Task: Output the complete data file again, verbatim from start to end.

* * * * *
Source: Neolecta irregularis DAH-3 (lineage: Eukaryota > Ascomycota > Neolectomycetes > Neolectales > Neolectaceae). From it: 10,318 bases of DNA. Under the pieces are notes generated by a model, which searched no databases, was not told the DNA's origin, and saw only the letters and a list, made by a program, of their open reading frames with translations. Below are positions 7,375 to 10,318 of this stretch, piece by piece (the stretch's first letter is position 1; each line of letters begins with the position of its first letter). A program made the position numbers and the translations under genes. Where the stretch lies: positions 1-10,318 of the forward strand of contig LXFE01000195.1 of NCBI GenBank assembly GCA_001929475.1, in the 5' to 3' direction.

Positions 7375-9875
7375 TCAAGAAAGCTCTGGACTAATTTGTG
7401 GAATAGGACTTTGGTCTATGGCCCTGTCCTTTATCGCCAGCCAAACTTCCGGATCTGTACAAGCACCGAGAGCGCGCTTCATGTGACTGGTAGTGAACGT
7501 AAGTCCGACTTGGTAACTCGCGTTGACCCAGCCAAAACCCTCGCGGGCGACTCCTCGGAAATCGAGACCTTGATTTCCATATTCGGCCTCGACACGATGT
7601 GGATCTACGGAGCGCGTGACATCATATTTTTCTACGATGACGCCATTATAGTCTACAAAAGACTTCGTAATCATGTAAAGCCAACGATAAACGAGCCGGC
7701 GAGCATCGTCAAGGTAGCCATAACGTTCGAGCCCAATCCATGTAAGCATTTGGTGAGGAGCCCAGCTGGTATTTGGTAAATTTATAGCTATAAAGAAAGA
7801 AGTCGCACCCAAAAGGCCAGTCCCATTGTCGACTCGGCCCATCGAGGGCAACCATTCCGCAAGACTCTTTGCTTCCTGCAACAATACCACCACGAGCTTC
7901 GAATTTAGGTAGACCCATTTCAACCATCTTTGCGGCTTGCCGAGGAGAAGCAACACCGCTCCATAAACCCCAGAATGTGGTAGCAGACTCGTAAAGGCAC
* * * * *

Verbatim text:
Source: Neolecta irregularis DAH-3 (lineage: Eukaryota > Ascomycota > Neolectomycetes > Neolectales > Neolectaceae). From it: 10,318 bases of DNA. Under the pieces are notes generated by a model, which searched no databases, was not told the DNA's origin, and saw only the letters and a list, made by a program, of their open reading frames with translations. Below are positions 7,375 to 10,318 of this stretch, piece by piece (the stretch's first letter is position 1; each line of letters begins with the position of its first letter). A program made the position numbers and the translations under genes. Where the stretch lies: positions 1-10,318 of the forward strand of contig LXFE01000195.1 of NCBI GenBank assembly GCA_001929475.1, in the 5' to 3' direction.

Positions 7375-9875
7375 TCAAGAAAGCTCTGGACTAATTTGTG
7401 GAATAGGACTTTGGTCTATGGCCCTGTCCTTTATCGCCAGCCAAACTTCCGGATCTGTACAAGCACCGAGAGCGCGCTTCATGTGACTGGTAGTGAACGT
7501 AAGTCCGACTTGGTAACTCGCGTTGACCCAGCCAAAACCCTCGCGGGCGACTCCTCGGAAATCGAGACCTTGATTTCCATATTCGGCCTCGACACGATGT
7601 GGATCTACGGAGCGCGTGACATCATATTTTTCTACGATGACGCCATTATAGTCTACAAAAGACTTCGTAATCATGTAAAGCCAACGATAAACGAGCCGGC
7701 GAGCATCGTCAAGGTAGCCATAACGTTCGAGCCCAATCCATGTAAGCATTTGGTGAGGAGCCCAGCTGGTATTTGGTAAATTTATAGCTATAAAGAAAGA
7801 AGTCGCACCCAAAAGGCCAGTCCCATTGTCGACTCGGCCCATCGAGGGCAACCATTCCGCAAGACTCTTTGCTTCCTGCAACAATACCACCACGAGCTTC
7901 GAATTTAGGTAGACCCATTTCAACCATCTTTGCGGCTTGCCGAGGAGAAGCAACACCGCTCCATAAACCCCAGAATGTGGTAGCAGACTCGTAAAGGCAC